For the second time in my tenure as Chief Designer of our home, I have given - let's nicely term it - mature furniture a makeover. My first endeavor was to turn my childhood bedroom furniture (white with blue trim and stenciled flowers) in to a sophisticated guest bedroom set.
For any of you who can remember this far back - before we sold our old house, we put our old bedroom set in to storage in place of our Restoration Hardware investment! Since we settled in to our new house - it was time to resurrect our old bedroom set and give it a facelift as a cost effective furniture solution for our toddler who is in desperate need of a big-boy bedroom! I'll save the details of decorating his new room for another post - but I will give you a step-by-step guide to turning old, scratched and mildly beat up furniture in to virtually brand new furniture!
Step 1: Fill in any scratches or gouges with wood filler. Allow to harden for at least 24 hours.
Step 2: Lightly sand furniture surfaces of wood (my hubby used 220 grit sand paper). Pay attention to areas where wood filler was used - sand these carefully. You shouldn't feel any difference in the wood where you have used filler when you run your fingers over it - it should be smooth perfection!
Step 3: Depending on your wood tone/color of furniture - apply 1 to 2 coats of primer. We used a grey primer for darker colors - since we painted the furniture a navy blue color. Allow to dry for at least 24 hours.
Step 4: Apply two coats of semi-gloss paint. A semi-gloss finish should be used to ensure durability and easy cleaning/wiping. Allow 24 hours for drying in between coats.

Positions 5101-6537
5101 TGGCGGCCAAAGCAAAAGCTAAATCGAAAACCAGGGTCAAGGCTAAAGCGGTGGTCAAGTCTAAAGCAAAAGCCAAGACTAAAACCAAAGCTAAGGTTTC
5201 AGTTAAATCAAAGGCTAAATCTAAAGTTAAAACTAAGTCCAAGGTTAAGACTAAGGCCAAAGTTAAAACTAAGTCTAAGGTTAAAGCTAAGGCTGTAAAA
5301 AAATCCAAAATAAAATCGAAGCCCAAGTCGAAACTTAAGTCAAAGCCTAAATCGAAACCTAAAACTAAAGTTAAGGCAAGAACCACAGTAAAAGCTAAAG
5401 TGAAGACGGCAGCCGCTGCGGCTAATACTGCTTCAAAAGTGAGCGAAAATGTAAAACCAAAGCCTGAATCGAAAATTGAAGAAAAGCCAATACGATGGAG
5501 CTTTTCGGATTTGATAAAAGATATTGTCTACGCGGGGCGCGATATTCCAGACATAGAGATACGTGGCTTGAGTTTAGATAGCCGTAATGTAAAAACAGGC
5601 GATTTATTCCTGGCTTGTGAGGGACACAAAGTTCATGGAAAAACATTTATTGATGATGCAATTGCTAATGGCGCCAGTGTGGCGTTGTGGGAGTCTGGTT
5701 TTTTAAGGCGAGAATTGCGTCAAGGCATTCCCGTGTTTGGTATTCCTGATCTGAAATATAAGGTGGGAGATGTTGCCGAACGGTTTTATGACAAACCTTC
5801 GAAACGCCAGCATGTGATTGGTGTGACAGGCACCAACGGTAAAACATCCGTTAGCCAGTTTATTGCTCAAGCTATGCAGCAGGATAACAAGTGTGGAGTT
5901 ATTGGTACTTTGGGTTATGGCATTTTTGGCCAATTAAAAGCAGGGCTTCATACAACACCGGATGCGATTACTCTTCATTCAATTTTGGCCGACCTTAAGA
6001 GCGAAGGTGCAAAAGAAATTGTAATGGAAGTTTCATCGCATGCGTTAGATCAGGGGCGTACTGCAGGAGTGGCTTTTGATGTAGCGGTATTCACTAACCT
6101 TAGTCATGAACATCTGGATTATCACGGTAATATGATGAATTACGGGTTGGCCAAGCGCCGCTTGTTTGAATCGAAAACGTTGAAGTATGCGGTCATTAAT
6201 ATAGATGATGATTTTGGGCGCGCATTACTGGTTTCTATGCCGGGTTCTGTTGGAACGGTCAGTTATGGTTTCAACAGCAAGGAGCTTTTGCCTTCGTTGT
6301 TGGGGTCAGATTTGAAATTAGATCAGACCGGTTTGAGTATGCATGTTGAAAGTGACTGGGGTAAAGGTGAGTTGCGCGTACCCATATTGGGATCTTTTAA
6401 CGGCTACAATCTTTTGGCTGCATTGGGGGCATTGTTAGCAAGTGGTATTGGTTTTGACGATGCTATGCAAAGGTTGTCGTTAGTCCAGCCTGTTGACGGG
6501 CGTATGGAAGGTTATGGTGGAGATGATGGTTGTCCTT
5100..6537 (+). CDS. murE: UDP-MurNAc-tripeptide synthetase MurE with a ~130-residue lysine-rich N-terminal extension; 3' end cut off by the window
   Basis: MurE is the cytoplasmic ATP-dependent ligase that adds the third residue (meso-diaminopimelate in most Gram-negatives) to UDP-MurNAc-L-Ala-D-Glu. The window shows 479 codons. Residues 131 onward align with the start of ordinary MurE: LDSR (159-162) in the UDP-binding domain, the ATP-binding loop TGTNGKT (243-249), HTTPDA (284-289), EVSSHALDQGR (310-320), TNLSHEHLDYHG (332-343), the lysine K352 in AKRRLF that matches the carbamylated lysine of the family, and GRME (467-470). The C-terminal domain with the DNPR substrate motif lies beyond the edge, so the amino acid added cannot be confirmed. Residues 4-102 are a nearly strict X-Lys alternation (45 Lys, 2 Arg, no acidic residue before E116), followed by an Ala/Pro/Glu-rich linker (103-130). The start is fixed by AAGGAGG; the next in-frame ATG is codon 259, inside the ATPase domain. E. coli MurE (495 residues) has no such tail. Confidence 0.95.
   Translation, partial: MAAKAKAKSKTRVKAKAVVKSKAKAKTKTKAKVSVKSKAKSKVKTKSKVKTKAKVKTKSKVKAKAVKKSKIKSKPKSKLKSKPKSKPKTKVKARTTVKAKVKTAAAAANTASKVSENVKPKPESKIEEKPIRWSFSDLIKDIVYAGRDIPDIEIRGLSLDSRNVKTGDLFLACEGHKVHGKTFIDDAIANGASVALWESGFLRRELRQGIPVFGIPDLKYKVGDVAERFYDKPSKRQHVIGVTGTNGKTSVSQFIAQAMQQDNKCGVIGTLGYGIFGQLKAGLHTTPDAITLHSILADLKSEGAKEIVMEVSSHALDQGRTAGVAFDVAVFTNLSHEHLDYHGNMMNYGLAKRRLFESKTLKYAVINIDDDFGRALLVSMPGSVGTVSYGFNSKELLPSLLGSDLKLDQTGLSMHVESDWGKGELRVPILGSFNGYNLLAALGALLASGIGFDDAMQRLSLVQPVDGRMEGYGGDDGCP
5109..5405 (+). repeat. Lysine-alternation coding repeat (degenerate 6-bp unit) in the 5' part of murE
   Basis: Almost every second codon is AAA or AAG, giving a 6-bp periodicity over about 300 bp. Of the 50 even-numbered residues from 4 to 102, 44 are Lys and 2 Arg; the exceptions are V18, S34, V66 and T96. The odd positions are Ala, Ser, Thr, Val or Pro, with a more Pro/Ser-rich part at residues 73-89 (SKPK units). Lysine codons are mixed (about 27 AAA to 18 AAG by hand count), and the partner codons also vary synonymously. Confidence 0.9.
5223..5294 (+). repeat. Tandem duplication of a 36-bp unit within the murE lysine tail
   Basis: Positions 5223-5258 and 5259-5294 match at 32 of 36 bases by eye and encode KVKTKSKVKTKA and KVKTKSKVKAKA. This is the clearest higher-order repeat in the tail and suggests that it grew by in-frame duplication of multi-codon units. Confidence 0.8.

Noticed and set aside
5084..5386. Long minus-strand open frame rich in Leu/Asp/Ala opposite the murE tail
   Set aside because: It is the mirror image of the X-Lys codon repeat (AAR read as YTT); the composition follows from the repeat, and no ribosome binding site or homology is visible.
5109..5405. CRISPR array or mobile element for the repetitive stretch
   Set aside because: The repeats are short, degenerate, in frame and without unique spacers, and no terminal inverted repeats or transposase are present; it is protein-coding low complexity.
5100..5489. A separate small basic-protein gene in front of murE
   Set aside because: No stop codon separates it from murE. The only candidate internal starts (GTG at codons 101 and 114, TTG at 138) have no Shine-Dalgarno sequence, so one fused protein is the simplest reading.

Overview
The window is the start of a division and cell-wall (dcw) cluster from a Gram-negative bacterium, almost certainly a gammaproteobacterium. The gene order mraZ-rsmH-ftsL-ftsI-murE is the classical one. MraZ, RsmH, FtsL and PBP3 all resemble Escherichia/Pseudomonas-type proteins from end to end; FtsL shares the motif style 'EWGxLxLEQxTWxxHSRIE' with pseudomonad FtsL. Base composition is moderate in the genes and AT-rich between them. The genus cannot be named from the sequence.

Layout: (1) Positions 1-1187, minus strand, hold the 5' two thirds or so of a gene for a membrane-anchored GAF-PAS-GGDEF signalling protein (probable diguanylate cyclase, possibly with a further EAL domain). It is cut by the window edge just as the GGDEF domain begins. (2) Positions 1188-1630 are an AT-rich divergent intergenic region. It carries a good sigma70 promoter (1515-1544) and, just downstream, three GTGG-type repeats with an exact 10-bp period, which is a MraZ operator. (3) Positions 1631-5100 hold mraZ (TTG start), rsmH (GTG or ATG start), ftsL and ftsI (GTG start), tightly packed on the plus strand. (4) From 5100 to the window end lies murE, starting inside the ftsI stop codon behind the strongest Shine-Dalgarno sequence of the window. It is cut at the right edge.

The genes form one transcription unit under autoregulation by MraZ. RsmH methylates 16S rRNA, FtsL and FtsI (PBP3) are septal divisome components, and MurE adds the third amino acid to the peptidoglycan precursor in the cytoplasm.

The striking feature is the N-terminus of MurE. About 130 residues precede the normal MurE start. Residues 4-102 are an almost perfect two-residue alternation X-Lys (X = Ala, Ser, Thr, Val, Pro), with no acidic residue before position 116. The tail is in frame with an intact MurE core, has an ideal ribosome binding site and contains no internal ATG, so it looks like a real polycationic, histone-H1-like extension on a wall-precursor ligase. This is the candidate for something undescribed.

Step 5: And this one is controversial - Home Depot (and other paint shops) will tell you that a clear, top-coat is not necessary when using semi-gloss paint. They will even go so far as to say that it will cause you more trouble applying it than anything else. My husband is convinced that they don't recommend it because they don't sell it. Coincidence? I think not! Anyway, I used a coat of Minwax Polycrylic on top of the first set of furniture I refinished - and it not only gives the paint a nice sheen, but has protected that furniture against all chips and scratches. The last thing you want is for your furniture to chip, making it look cheap and unfinished. Even if it seems to be overkill, I highly recommend at least one well-applied coat of Polycrylic clear-coat. It doesn't even take as long as one coat of paint to apply - and will be well worth it to prevent against chips/scratches that can occur due to daily use. Refer to directions on can - allow to dry for 24 hours.
If your furniture was like mine, it has old - and somewhat ugly - drawer pulls/knobs. I went to Target and got a set of 20 for $20! It was a deal - and they look great on the furniture. TIP: New drawer pulls/knobs can do wonders just about anywhere! They could also be used on kitchen/bath cabinets to give a quick and inexpensive lift to an out-dated room.
Big-Boy Furniture complete!
Note long dresser in the above pic.
For more fun ways to makeover/enhance your home with paint, click here for Better Home & Garden's tips! I'm partial to their fabric makeover ideas and the chair back name cards! OH - and on page 13 - they DO recommend TWO coats of polyurethane be applied to painted furniture! Take that, Home Depot!